December 7–14, 2000
Round and Round
Directed by Edward Yang
A Winstar release
You expect a film that lasts nearly three hours to aim for grandeur, to be a brash aesthetic salvo like Breaking the Waves, or a self-conscious epic like Titanic. What you don’t expect is a film of such self-effacing humility as Yi Yi (A One and a Two). Edward Yang’s Kieslowskian melodrama is a quiet and subtle film, one whose power has ample time to creep up on you.
Set in Taipei, Yi Yi follows a host of characters, most related by blood or marriage, and all at a point in their lives where they’re forced to re-evaluate who they are and what they do. That’s as true for NJ (Wu Nienjen), the middle-aged businessman who’s confronted with the possibility of reviving a relationship with the high school love he hasn’t seen in 30 years, as it is for his eight-year old son Yang-Yang (Jonathan Chang), who develops a habit of photographing the backs of people’s heads as a way of trying to show them what they normally can’t see.
From its title (which literally translates as "One One") to the use of repetitive character names (in addition to Yang-Yang, there’s Min-Min, Ting-Ting, Li-Li and Yun-Yun), Yang’s film conveys a softly comic sense of life’s persistent cycles, our Sisyphian quest to solve once and for all those conundrums which we must forever go on solving. As NJ, whose wife has checked into a spiritual retreat to deal with the stroke that has left her mother in a coma, recalls the details of his doomed high school romance, Yang shows us NJ’s daughter Ting-Ting (Kelly Lee) engaging in her own doomed flirtation, tentatively holding hands with her next-door neighbor’s (briefly) ex-boyfriend.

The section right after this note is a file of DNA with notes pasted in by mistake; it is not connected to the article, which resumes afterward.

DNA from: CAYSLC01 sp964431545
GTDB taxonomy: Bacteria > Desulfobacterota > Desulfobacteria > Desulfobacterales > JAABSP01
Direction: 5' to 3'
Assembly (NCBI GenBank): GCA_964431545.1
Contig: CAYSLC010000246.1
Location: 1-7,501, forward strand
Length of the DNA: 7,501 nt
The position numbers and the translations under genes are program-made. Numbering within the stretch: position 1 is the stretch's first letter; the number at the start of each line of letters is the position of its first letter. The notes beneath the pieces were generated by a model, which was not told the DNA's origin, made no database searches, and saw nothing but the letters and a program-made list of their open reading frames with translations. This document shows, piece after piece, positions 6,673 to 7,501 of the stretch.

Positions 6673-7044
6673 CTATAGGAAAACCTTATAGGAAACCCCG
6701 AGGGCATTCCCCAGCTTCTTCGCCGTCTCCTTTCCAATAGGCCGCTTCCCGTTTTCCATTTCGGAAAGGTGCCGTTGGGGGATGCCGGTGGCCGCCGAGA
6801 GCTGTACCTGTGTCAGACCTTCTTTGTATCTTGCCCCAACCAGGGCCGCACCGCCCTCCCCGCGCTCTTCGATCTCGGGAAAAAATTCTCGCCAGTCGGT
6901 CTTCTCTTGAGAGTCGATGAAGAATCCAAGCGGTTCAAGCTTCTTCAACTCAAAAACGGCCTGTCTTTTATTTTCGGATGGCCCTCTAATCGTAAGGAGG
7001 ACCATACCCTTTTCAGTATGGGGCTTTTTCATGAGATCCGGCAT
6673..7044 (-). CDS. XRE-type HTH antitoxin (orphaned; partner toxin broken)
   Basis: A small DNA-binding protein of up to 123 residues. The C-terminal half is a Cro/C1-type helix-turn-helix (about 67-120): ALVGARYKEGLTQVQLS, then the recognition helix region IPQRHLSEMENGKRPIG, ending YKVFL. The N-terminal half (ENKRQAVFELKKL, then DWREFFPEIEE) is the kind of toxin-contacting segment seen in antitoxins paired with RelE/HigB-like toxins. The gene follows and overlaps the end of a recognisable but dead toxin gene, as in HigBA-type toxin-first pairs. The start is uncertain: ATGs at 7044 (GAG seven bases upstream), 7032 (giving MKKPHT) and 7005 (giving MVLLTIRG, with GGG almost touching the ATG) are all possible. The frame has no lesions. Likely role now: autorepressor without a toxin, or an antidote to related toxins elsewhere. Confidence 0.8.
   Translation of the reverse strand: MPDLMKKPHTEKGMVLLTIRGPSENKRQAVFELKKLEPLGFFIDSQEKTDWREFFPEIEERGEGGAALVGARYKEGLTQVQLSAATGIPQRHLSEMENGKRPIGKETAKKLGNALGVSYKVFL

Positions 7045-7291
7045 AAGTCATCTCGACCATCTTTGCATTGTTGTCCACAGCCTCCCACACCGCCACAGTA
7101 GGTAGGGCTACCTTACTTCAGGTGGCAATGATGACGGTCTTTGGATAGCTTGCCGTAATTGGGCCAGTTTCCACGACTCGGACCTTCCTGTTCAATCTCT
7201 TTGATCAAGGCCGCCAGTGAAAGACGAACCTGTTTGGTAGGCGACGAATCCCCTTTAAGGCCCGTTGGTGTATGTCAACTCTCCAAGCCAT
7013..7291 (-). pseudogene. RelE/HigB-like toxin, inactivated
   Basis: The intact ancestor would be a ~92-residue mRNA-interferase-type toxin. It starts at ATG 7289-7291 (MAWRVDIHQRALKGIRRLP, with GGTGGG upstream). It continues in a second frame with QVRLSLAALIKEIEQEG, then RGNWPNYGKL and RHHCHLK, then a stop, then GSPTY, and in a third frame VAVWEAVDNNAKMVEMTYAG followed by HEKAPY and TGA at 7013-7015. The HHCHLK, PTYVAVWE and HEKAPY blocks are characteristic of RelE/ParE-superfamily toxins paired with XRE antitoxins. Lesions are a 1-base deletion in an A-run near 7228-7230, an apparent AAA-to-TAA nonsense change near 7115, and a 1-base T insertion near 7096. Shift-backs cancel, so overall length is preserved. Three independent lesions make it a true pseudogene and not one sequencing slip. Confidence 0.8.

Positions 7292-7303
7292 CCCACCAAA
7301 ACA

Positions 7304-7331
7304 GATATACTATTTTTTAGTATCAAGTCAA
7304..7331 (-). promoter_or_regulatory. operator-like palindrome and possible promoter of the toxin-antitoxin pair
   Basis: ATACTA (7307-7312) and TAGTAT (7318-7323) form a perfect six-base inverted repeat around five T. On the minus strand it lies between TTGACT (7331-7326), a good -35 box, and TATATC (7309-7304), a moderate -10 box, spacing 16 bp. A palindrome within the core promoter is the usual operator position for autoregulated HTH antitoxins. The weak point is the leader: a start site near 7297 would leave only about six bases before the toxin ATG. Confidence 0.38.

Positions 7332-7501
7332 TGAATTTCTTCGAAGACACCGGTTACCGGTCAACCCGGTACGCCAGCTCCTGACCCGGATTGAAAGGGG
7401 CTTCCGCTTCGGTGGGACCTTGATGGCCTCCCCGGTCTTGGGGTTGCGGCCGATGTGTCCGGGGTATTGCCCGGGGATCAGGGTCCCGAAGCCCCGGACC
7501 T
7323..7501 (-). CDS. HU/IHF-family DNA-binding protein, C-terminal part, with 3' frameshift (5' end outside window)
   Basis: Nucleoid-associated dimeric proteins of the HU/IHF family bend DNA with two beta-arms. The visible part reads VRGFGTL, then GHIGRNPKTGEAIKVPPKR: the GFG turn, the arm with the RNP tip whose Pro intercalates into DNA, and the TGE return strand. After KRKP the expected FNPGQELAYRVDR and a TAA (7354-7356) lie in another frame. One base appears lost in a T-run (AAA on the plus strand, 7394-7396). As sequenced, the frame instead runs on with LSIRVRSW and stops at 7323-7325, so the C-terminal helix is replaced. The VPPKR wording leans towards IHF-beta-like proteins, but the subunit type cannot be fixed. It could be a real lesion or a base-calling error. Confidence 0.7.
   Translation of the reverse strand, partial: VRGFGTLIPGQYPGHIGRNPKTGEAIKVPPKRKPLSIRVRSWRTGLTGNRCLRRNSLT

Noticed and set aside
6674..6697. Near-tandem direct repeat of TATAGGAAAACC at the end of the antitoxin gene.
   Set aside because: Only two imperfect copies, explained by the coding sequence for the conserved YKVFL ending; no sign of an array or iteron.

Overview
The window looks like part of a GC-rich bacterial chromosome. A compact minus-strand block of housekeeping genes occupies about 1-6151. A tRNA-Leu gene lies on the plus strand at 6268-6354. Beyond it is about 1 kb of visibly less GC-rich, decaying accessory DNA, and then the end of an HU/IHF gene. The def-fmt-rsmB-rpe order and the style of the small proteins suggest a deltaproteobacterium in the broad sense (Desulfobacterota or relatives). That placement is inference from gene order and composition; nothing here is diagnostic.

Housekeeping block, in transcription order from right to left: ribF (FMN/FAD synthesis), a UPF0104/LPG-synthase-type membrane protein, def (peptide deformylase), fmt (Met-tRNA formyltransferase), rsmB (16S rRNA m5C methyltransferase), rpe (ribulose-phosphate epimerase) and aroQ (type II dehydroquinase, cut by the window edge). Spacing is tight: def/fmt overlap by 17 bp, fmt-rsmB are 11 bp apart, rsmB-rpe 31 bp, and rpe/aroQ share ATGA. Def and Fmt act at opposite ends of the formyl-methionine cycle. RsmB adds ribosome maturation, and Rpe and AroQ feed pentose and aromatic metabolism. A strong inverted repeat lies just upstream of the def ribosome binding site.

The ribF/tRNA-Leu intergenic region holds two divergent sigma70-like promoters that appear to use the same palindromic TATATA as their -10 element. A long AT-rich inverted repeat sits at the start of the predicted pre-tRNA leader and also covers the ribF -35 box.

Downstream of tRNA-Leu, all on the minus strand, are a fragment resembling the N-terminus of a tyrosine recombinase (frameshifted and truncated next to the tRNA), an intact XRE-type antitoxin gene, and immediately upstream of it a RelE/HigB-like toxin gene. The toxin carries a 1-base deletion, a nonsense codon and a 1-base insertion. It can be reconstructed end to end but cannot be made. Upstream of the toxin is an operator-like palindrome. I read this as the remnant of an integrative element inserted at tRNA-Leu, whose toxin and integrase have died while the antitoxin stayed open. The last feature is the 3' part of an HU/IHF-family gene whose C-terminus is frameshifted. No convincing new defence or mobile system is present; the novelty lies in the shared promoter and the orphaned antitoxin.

There is, of course, much to be learned along the way. Though it never seems likely NJ will convince his skittish, short-term-minded business partners to back a visionary software designer’s attempts to move video games away from kill counts and flying kicks — they opt to deal with a Taiwanese copycat who specializes in aping the designer’s style — it’s clear the experience of dealing with him enriches NJ, even if we can’t say exactly how. The crassness of NJ’s partners is echoed by the ironically nicknamed Fatty (Yupang Chang), whom Ting-Ting attempts to console when he’s stood up by his girlfriend. At first, he seems to grasp the view that art can expand our experience of life: "We live three times as long since they invented movies," he explains. "Watching movies is like living twice." When Ting-Ting asks him for an example, though, the best he can come up with is murder. Thanks to movies, he tells her, "people now know what it’s like to kill."
That sentiment leads, much later, to one of Yi Yi’s rare conspicuous uses of style, a flash cut from a real act of violence to a simulated one. To explain more would be telling, but suffice it to say that Yang has established such a sedate tone up to that point that a comparatively minor filmmaking trick has the effect of setting off a flash bomb in the theater. It almost jolts you out of the film entirely, but it’s clear the point Yang’s making is a critical one: that art should sensitize us to life, not anesthetize us from it.
That’s as close as Yi Yi gets to an overt statement, and it’s one that’s borne out by the film as a whole. As complex in themes as it is simple in style, Yi Yi is a film made up of connections both explicit and glancing, resonances that both ring and whisper. Part of the special magic of long films is that they force you to adapt to their rhythms, and Yi Yi tells us that life has a rhythm as well, though we are mostly deaf to it. Its characters are perhaps only beginning to hear it, or perhaps remembering what they heard long before. And if we listen closely enough, perhaps we can hear it as well, even after the movie’s over.